Then select your device from the available templates, or enter your own device manually.
Select "Helium" from the available Networks.
Then add your Device EUI from Helium Console and give your node a name.
Navigate to your User Profile on Datacake by clicking your username/email in the upper left hand corner and select "Edit Profile."
Select "API" from the menu.
Click "Show" and copy your Datacake API token to your clipboard.
Navigate back over to your Helium Console and to your integrations page, and select "Add New Integration."
Click + Add Integration
Enter your Datacake API token into "Endpoint Details," give your integration a name, and hit save.
Getting into the Flow
Now for the exciting part, navigate over to your Flows board. It should look like this:
Click the plus button by NODES to add a node, and drag and drop the label associated with your sensor onto the board, repeating the process for the integration. Click and drag to connect the two. When data is flowing, the line will be dotted.
In this example, we're using the WisBlock platform to integrate a Base Board, a Core Module (RAK4631), combined it with an Environmental Sensor and a Datacake integration, in order to create our Weather monitoring node.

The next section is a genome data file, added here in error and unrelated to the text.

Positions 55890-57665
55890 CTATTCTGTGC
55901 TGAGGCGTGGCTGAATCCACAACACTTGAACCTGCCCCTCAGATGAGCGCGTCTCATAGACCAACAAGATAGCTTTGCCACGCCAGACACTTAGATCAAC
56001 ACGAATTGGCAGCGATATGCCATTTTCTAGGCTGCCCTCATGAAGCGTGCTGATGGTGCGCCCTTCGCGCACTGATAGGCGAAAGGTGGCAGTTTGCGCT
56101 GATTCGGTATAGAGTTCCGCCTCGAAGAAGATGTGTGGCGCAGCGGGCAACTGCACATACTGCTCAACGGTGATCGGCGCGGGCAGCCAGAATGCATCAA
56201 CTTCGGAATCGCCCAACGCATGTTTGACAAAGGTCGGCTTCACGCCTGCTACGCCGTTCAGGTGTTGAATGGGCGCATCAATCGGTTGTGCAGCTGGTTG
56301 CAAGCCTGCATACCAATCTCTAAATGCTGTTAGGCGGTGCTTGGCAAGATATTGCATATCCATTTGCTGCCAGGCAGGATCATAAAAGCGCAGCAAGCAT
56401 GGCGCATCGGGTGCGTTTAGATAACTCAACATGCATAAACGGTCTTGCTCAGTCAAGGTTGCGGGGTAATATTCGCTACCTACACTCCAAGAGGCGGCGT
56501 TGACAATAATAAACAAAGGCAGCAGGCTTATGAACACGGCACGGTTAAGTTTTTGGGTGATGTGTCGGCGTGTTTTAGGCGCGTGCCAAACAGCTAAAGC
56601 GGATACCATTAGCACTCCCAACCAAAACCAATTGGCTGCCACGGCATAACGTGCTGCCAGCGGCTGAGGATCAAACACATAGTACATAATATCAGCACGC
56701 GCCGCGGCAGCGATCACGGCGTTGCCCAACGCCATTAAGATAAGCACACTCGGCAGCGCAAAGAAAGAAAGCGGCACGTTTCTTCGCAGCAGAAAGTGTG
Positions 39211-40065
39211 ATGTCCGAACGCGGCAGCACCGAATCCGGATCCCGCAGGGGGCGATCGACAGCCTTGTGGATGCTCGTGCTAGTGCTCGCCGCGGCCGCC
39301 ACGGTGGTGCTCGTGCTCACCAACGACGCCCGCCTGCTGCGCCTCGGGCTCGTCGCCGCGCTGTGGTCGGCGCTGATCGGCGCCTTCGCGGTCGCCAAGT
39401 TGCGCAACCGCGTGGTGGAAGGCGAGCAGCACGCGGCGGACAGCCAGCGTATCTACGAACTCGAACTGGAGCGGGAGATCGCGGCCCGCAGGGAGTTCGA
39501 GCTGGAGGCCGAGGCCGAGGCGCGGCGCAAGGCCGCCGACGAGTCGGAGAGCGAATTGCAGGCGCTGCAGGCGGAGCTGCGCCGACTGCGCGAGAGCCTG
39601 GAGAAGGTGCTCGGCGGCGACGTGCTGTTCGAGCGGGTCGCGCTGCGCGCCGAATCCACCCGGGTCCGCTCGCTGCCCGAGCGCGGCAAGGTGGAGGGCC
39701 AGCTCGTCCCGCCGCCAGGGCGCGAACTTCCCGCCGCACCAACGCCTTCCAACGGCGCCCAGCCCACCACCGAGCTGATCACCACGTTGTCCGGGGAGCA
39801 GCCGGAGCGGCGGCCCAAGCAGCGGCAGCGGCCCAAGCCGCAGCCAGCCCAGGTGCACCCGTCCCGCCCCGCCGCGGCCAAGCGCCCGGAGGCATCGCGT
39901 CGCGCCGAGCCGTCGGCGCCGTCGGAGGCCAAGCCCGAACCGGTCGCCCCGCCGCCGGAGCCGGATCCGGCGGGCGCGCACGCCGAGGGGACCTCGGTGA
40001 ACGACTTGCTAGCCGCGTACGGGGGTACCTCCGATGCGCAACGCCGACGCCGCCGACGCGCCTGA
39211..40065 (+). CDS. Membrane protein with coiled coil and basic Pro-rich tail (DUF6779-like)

Those steps will be similar for any node and any integration, most developers provide adequate documentation to get users all setup. If you do run into any trouble, find your way to our Discord servers where the community will be happy to help, or you can open a tech support ticket and well help get you set up!
Here's what a dashboard could look like, if it has been fully set up.
Datacake Dashboard Example
Here is an example of a 1 week history of Voltage input Data collected from a Dragino LT-22222-L organized on a Datacake Dashboard. This device can be used to power cycle 2 devices and monitor battery voltage, a great resource for off-grid hotspots. View a full tutorial here!
Becoming acquainted with using the Helium network will give you a broader understanding of the network you’re helping build. As the network grows, data usage will continue to increase and hotspot owners will eventually be rewarded a greater portion of the $HNT for transferring data than by proving their coverage. Introducing friends, family, and local businesses to the variety of sensors available can help grow the network as well.
There are countless industry specific sensors available from bee keeping, agricultural, and educational applications, to automotive utilities, and even extreme sports. What exciting use cases have you developed? Show us your creations on Discord or Twitter. We may even ask you if we can share it!